After rolling ourselves out of the Homeplace Restaurant, we rolled up and down 11 more miles to camp up at Tinker Cliffs.

Dreamer and me at Tinker Cliffs.

After hiking pretty late to get there, we woke up at 4 a.m. to hit McAfee Knob for sunrise. I woke up but would have been perfectly fine missing out, if only Dreamer thought the same. He didn’t, so I groggily stumbled about and ended up making coffee a few miles later, waiting for the sun to rise, which didn’t really. The fog was super thick, but it made for a differently neat effect.

McAfee Knob.

I will remember Oct. 8 as the last day I wore my T-shirt. Until then I’d been wondering when the warm weather was going to come back, but then as I looked around at the changing leaves I realized I was living in a fantasy world, and cold is reality, like, it’s October for goodness sake.

Anyway, I lost Dreamer shortly after McAfee Knob, but on I went to complete the Virginia Triple Crown. Dragon’s Tooth was a giant, super fun rock scramble, to the top of a collection of high, jagged rocks where my company was only strong wind, and open air.

The view atop Dragon’s Tooth, plus me ruining it.

Going Solo For a Bit

The next few days I hiked and camped alone, which brought back memories of starting my hike alone when I had no clue what I was doing. How did my mom even let me leave her vehicle, ha, actually though I basically knew nothing when I look back. I may have picked up a lot at this point, but you can never know it all.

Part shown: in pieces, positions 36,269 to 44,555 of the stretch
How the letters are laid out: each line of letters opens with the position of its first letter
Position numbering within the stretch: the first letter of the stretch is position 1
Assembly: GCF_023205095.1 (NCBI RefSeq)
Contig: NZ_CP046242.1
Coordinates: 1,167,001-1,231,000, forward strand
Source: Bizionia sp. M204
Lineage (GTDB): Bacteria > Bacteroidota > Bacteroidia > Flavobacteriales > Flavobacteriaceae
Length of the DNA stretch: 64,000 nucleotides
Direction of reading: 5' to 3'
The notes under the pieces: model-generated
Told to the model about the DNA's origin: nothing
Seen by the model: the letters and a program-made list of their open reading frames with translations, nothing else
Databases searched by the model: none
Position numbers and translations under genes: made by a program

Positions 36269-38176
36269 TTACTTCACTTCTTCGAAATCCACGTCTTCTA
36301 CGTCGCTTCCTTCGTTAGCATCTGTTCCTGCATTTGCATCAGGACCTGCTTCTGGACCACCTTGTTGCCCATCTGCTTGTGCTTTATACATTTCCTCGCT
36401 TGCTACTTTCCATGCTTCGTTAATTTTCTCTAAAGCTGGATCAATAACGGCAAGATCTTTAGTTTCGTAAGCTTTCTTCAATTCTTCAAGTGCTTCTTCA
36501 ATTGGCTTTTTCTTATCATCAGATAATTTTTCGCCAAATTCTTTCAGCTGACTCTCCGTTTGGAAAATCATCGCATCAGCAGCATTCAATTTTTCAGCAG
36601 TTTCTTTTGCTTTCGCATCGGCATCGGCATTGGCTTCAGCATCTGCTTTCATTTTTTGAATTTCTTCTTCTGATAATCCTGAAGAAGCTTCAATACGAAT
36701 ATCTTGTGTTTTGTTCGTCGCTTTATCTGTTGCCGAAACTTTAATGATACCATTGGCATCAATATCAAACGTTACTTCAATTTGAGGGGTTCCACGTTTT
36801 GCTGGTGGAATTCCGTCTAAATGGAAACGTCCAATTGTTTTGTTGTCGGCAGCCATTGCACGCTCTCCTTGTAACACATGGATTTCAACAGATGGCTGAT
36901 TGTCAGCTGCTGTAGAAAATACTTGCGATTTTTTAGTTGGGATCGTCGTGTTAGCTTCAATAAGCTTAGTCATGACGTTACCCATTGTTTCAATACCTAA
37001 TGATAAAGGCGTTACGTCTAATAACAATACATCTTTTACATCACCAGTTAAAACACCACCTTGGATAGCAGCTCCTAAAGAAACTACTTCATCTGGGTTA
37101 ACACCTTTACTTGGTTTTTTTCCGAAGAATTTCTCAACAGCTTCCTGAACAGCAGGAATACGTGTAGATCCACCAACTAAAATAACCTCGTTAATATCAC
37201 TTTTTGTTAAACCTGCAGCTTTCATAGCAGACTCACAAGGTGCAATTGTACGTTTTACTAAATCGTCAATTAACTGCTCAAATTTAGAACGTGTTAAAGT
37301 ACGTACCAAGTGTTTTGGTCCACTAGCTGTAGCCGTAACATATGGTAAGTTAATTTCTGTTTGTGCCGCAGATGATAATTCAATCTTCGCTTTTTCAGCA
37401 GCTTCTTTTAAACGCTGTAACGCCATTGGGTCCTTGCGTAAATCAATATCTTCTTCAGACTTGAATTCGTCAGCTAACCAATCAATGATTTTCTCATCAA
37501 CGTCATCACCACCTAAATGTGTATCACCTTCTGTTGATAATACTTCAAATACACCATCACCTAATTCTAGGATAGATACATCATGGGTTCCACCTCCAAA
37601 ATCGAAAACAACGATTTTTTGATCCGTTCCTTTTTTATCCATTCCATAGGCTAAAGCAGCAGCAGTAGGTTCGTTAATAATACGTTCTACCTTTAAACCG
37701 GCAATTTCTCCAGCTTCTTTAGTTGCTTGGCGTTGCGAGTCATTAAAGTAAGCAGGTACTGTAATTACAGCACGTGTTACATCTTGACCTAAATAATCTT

There was a lot of up and not much down in these days. “Went through some fields. Cows sound like dinosaurs. Ridge was super cool. The wind, being alone, the raw beauty mixed with feeling like you’re the only one on the planet and turning wild until you run into someone and have to become normal again in a split second.”- My notes from Oct. 9.

Just a field somewhere on a sunny day.

Then it started raining for basically 50 hours straight. I did a couple of mid-20-mile days but the nights were where it got challenging. The first night it didn’t rain but the wind was mighty strong and I was afraid a tree was going to fall on my tent. A legit fear. The second night I cooked in my tent, because I was mad at the continuous rain and figured the bears were all hiding from the rain too. Regardless, I woke up a few times imagining bears everywhere. The third night I thought my tent might wash away, and I struggled to sleep because there were drops of rain falling on my head. I’m not sure how that happened because I refused to check it out on account of how cold it was so I tossed and turned hoping the problem would go away. No lie, zero water was present in my tent in the morning, but yes, it was still raining outside. Maybe it was all a dream I brought on with my paranoia of washing away?

The rain made for pretty colors, and signs of fall started happening.